Agility is the new velocity: 3 insights from the 2020 Gartner IT Symposium

Phil Oster, VP of Technology at John Paul Mitchell Systems, and Steven King, VP of Program Management at Workfront, present at the 2020 Gartner IT Symposium

What a year 2020 has been.

COVID-19, loss of loved ones, wildfires, wars, recessions, bankruptcies, unemployment, slashed budgets, and on and on. None of which anybody saw coming.

Against this backdrop Gartner recently concluded its 2020 Gartner IT Symposium, a four-day virtual event billed as “the world’s most important gathering of CIOs and IT executives.” I had the opportunity to attend and learn from a number of highly experienced IT professionals.

As to be expected, the conference themes were heavily influenced by global trends. These were succinctly summarized by Phil Oster, VP of Technology at John Paul Mitchell Systems (JPMS), when he expressed that “COVID-19 was our springboard. We had to pivot quickly.” And he meant everything had to pivot, including people, plans, projects, priorities, processes, products, and much more.

Phil’s experience was not unique—every organization felt the urgency to change in 2020. In every business around the globe, IT was at the heart of the storm, enabling and delivering the changes necessary to navigate the crisis and build digital resiliency for the future.

I would like to share a few thematic insights I gleaned at the Gartner IT Symposium that speak to the future of work.


Orchestrating work across an enterprise is already a challenging proposition. Doing so while delivering meaningful outcomes in a dynamic, fast-paced environment is even more difficult. Yet, that is what teams and leadership are tasked with accomplishing everyday, and this requires agility.

To attain agility, Gartner proposes a framework it terms the Composable Business, which was featured widely at the symposium. This means creating a modular organization made from interchangeable building blocks that enable a business to reorient as needed in response to internal or external factors. Like an enterprise composed of organizational microservices.

To do more and do it faster is a matter of scale. To pivot nimbly and transform with confidence is a wholly different skill set, which must be adopted from the front desk to the boardroom. During the opening keynote, Don Scheibenreif, Distinguished VP Analyst at Garner, said this:

"We are not planning for one future. We need to plan for many possible futures. We're actually seeing a rebirth of scenario planning among our leading clients."

This is a timely statement as 2020 has reminded us that market change is relentless, disruptive, and, quite often, unpredictable. Organizations must plan for the unexpected. With change as the new normal, it follows that agility is the new velocity.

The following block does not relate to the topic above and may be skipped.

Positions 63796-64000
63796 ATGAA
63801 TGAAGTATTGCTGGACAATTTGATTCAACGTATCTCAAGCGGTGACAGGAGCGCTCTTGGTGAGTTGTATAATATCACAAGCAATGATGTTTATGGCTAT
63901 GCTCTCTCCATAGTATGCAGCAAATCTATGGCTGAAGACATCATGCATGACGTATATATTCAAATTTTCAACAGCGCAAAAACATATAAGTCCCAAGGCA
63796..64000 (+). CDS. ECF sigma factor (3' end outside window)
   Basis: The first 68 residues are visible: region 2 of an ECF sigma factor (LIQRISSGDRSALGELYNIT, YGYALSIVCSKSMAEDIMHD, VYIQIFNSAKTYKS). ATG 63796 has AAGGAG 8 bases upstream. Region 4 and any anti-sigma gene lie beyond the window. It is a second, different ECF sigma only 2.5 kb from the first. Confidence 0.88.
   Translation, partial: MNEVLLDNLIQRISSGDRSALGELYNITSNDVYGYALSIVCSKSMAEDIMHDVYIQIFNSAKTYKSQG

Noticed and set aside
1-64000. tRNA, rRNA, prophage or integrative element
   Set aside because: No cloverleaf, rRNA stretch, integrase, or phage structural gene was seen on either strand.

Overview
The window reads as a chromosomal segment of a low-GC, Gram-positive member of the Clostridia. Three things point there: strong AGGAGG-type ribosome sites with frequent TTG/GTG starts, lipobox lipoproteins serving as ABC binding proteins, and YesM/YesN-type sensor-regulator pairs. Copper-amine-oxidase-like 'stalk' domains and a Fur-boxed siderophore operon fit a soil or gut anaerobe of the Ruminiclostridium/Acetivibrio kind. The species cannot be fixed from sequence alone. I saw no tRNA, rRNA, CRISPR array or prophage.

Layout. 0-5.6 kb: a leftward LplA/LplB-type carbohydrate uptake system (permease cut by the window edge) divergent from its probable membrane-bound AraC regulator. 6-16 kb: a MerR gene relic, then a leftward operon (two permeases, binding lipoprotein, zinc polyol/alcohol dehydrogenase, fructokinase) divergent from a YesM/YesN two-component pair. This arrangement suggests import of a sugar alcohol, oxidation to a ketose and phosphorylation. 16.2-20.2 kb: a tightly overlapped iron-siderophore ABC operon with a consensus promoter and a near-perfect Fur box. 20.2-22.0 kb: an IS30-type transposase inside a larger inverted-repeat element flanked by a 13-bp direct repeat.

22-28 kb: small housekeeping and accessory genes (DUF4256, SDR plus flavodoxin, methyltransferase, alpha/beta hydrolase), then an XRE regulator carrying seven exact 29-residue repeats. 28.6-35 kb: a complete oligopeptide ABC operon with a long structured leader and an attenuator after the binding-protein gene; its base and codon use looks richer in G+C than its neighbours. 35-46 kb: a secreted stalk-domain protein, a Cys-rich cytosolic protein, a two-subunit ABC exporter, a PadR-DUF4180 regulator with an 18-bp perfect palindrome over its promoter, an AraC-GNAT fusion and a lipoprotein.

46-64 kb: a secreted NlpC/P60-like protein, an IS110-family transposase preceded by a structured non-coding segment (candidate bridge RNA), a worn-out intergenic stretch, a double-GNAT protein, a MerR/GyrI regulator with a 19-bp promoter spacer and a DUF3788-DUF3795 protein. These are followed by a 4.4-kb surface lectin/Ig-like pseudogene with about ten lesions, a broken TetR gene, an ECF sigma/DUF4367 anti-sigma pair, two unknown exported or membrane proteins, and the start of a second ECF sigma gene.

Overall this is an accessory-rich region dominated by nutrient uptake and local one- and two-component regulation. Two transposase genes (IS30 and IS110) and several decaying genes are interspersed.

The events of 2020 accelerated the digital transformation of business, with 2021 shaping up to be all about the acceleration of digital investments.

Of course, the most tangible manifestation has been the massive shift to working from home. Tina Nunno, Distinguished Analyst and Gartner Fellow, reported that over a billion people worked from home in 2020, and that 30% of the global workforce will continue to do so by 2024.

Eric Artz, President and CEO of REI, added his voice to this conversation, saying:

“The dramatic events of 2020 have challenged us to reexamine and rethink every aspect of our business and many of the assumptions of the past. That includes where and how we work.”

The result? This past summer REI announced that it would sell it’s newly built 8-acre, 400,000 square foot headquarters and opt for a more decentralized approach to its presence in the Seattle area.

What surprised Gartner is the speed with which leading clients have accelerated digital strategies for the future, despite still-uncertain market conditions. These clients believe that organizations who follow this course will come out the other side as clear market leaders.


During his guest keynote, famed author and speaker Simon Sinek said something that resonated with me. In essence, he said that we need to be more human in business. More authentic. Care about our people and make sure they are taken care of.

I couldn’t agree more, especially in this time of social distancing and change.

A generous example of this is JPMS. With COVID raging, the company decided to cancel its long-planned 40th-anniversary event slated for August 2020. JPMS made the extraordinary decision to redirect $4 million earmarked for that event to its salon partners, and dubbed it the salon stimulus package.

Why did JPMS do this? Phil Oster said the business owners summed it up simply, “We should take those funds and we should finance the industry that made us successful because that’s what we’re about.” Beyond the projects and budgets and priorities, deep within us, I believe that is what we all want to be about.

IT leaders that embrace the key takeaways from this year’s Symposium will lead their teams with agility, speed, and authenticity to accelerate outcomes for their businesses.

To learn more about how JPMS centralized work to operate with more agility, listen to "How IT Leaders Can Drive Transformation in 3 Simple Steps" on demand.